Massachusetts Bicyclists' Rights and Responsibilities

In Massachusetts, a bicycle is considered a vehicle. Generally, bicycles may operate on all roads (except limited access highways or where otherwise posted) and must follow the same rules as motor vehicles, with some exceptions.

Your Rights:

  • You may ride on public roads and streets
  • You may ride on sidewalks outside the business district, unless otherwise posted
  • You may signal turns with either hand, and you do not have to signal continuously if that would be unsafe
  • You may pass cars on the right
  • You may operate in any lane of travel when it is appropriate to do so
  • You may ride two abreast so long as you are not impeding traffic

Your Responsibilities:

  • If you are under 16, you must wear a helmet (and we suggest always wearing an approved helmet)
  • You must obey all traffic laws and regulations (be a good citizen!)
  • You must use hand signals to indicate turns or stopping
  • You must have visible white headlights, visible red taillights, and reflectors if you are riding ½ hour after sunset to ½ hour before sunrise. You must have reflectors on your ankles if your pedals are not equipped with them. You can have as many reflectors and lights on your bicycle as you desire
  • You must notify the police of any accident with property damage over $100
  • You may not carry passengers, except in an approved seat or in a trailer
  • You may not carry a child under the age of one on your bicycle (but you can use a trailer)
  • You must use a basket, rack, bag or trailer to carry things
  • You must keep one hand on the handlebars
  • Your bicycle must be equipped with working brakes and a bell or horn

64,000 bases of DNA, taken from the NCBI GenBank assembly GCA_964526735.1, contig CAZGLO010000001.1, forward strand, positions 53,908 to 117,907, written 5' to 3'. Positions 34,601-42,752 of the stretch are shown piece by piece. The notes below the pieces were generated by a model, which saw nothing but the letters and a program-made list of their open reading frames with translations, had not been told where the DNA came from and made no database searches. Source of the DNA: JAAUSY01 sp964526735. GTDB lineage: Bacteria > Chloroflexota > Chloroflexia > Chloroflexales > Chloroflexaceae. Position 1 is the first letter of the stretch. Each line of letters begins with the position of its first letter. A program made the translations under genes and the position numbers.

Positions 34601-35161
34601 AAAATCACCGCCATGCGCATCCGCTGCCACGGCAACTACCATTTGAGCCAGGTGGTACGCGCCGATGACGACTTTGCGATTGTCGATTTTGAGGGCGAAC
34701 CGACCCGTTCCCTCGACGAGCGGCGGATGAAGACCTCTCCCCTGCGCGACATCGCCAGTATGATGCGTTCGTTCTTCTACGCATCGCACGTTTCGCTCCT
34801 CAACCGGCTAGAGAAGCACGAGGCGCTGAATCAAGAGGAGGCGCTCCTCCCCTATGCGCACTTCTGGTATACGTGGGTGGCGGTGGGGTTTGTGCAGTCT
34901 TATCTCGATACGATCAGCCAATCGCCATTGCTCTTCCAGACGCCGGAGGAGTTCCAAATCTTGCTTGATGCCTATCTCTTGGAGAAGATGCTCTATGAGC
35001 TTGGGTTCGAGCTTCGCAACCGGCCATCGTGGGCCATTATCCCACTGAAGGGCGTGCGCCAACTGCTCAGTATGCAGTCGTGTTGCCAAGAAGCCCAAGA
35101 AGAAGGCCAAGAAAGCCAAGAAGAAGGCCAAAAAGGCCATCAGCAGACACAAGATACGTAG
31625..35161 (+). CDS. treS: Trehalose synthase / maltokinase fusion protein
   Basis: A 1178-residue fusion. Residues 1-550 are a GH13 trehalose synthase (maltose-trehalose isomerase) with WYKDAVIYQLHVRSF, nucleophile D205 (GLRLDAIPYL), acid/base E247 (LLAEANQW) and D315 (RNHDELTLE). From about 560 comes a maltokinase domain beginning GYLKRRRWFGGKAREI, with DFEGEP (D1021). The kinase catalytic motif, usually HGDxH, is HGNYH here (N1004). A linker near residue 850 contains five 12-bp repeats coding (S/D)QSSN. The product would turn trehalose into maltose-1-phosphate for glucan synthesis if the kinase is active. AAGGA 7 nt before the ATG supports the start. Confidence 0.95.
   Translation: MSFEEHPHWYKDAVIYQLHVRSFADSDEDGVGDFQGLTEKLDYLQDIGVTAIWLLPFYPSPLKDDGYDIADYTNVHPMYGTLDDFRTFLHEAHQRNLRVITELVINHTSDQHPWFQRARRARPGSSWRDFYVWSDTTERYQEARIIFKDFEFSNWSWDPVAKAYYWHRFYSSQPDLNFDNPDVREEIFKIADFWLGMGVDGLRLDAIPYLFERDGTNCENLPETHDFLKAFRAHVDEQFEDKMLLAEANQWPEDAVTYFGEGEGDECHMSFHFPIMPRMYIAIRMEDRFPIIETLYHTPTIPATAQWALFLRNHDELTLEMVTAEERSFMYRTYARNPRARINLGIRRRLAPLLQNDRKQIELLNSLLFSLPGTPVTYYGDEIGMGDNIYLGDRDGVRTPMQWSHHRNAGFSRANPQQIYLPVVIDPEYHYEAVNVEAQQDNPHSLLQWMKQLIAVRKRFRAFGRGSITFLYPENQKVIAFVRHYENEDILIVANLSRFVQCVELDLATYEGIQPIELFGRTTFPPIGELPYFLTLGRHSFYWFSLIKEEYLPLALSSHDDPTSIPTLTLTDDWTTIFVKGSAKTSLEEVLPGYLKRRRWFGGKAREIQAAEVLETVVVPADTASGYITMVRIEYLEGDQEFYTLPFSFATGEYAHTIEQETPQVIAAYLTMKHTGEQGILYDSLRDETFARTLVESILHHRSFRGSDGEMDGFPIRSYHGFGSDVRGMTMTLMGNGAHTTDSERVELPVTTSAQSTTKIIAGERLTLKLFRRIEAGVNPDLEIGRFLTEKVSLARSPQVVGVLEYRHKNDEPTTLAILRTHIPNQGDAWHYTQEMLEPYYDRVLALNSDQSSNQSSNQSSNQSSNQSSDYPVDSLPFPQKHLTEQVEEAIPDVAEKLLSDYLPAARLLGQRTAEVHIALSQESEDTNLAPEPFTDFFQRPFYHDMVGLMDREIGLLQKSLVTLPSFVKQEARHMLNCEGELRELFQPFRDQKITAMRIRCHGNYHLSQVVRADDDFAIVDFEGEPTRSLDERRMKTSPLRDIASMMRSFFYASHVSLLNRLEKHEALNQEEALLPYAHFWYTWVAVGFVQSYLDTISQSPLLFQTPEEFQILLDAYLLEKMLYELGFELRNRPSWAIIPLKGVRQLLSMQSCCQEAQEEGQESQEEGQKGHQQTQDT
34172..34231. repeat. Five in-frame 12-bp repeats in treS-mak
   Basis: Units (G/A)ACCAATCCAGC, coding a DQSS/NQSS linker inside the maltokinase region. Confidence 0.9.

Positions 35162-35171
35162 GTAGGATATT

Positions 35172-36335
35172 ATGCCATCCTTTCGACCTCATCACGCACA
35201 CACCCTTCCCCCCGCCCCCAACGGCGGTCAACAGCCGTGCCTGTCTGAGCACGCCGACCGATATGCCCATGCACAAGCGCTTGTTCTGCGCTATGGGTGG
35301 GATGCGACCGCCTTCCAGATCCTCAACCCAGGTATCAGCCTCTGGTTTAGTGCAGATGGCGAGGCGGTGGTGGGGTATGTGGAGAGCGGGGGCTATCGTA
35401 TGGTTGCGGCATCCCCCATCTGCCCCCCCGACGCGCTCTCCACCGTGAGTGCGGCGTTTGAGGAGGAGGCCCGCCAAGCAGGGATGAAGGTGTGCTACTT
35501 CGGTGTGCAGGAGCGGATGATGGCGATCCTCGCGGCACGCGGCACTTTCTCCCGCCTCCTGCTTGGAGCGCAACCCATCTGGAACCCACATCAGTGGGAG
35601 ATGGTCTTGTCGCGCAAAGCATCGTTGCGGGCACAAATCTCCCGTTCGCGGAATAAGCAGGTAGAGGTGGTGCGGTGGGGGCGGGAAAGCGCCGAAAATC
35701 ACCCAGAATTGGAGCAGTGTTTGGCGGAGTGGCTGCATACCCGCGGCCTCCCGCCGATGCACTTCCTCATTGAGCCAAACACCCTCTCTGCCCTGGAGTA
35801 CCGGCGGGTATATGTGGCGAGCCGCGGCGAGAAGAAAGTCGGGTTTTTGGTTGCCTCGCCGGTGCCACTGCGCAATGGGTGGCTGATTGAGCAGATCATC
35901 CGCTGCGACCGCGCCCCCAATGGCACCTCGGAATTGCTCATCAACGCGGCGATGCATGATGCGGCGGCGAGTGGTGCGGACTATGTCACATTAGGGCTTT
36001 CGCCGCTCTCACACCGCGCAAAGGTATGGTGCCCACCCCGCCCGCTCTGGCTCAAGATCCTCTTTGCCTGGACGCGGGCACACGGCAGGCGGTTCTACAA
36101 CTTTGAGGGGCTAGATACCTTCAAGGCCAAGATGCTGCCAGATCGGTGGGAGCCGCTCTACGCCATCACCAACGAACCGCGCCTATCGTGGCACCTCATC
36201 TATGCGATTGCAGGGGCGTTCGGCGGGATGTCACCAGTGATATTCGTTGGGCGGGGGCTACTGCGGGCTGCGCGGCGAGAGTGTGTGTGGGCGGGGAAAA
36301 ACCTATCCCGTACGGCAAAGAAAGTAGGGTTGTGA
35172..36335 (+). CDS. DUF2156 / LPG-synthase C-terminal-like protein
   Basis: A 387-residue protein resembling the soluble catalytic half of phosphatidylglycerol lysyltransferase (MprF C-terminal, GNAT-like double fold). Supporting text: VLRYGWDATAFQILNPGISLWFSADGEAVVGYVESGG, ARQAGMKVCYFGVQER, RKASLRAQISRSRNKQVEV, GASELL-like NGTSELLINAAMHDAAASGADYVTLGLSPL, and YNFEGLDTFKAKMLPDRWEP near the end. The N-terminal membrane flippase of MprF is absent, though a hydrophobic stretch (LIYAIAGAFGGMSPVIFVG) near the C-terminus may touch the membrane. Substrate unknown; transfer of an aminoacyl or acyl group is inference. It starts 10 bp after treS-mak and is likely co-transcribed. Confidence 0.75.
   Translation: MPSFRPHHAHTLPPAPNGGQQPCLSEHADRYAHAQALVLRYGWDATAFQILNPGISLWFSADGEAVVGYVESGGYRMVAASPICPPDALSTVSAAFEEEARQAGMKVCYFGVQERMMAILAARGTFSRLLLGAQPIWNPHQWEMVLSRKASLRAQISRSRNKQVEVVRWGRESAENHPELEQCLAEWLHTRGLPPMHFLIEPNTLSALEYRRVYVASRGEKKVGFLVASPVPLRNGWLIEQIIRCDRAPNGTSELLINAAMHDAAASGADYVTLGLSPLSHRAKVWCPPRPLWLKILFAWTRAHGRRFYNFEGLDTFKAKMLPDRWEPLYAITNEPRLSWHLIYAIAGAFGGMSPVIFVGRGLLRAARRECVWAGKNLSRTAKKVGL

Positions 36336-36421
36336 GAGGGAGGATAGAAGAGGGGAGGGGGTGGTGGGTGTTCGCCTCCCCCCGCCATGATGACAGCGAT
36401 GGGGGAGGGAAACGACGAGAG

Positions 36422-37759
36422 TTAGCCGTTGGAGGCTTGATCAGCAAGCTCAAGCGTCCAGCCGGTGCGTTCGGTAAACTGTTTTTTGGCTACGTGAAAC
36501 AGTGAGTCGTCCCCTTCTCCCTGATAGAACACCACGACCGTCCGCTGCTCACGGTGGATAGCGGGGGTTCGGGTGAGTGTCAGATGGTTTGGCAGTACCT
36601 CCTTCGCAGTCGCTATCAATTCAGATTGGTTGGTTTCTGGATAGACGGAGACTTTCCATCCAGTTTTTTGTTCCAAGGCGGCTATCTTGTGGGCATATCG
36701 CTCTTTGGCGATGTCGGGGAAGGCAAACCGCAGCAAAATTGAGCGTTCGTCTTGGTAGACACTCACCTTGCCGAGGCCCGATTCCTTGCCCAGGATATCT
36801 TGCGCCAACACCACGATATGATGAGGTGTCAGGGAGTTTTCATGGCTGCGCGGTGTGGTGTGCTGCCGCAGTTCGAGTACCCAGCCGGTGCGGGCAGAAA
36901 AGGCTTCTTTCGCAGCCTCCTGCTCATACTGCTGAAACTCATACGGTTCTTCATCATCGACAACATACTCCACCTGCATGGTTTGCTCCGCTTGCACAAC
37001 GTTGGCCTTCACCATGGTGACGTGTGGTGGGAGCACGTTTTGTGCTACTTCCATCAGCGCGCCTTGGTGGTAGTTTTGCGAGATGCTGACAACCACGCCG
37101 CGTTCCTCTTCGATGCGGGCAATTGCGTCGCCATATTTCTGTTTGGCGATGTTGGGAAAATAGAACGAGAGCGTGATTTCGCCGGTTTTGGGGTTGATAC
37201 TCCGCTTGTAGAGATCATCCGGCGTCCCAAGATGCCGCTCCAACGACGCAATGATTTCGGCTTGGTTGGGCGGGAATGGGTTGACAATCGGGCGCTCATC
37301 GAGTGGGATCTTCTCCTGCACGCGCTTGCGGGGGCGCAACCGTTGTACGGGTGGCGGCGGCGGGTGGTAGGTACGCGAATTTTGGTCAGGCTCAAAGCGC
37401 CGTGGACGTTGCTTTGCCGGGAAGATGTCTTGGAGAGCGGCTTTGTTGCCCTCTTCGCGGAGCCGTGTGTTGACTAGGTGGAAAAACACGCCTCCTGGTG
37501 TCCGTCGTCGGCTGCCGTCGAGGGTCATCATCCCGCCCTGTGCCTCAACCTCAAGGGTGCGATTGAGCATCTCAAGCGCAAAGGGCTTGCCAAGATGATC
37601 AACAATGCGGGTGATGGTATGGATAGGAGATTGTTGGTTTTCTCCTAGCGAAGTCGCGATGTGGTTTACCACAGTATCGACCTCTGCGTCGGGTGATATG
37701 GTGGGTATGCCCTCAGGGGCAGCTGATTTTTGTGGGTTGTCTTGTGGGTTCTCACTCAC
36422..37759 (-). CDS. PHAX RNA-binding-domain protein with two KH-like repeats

• You must yield the right of way to pedestrians, and you must warn them of your approach with a bell or horn
  • You must properly identify yourself to a police officer who asks your name and address
  • You cannot use another vehicle to tow you

Motorist Responsibilities:

  • Motorists must pass at a safe distance. If it is unsafe to pass, motorists must wait until the road is clear before they pass
  • Motorists cannot cut you off when making right turns after overtaking you (no “right hooks”)
  • Motorists must yield the right of way when making left turns, and must take precaution to yield to you, even if you are passing cars on their right  Motorists and passengers must not open doors in your path of travel—they much check before they open their doors.

Local Resources

We encourage you to regularly check in with your city or town's local bicycle committee, planning office and police department about local ordinances, bicycle lane rules and construction projects which may detour your morning commute. Many communities, such as Boston, Cambridge and Quincy, are building bicycle lanes, protected bicycle lanes and cycle tracks, so you may learn you have a safer travel option. There are also some new off-road bike paths, including the Cochituate Rail Trail in Framingham and the Neponset River Greenway from Boston to Milton.

For more information on bicycle laws and bicycle accidents, visit the bicycle accident page on our website.

You can also review the laws in M.G.L. c. 85, §§ 11B, 11C and 11D;  M.G.L. c. 89, § 2;  and M.G.L. c. 90, § 14.

About Breakstone, White & Gluck

Breakstone, White & Gluck is a Boston personal injury and medical malpractice law firm. We work to promote bicycle safety in Massachusetts by supporting local bike groups and through our Project KidSafe campaign, which has donated over 15,000 bike helmets to children. If you have been injured in a bicycle accident, contact our attorneys. We can provide you with a free legal consultation and answer the questions you must have. Call 800-379-1244 or use our contact form.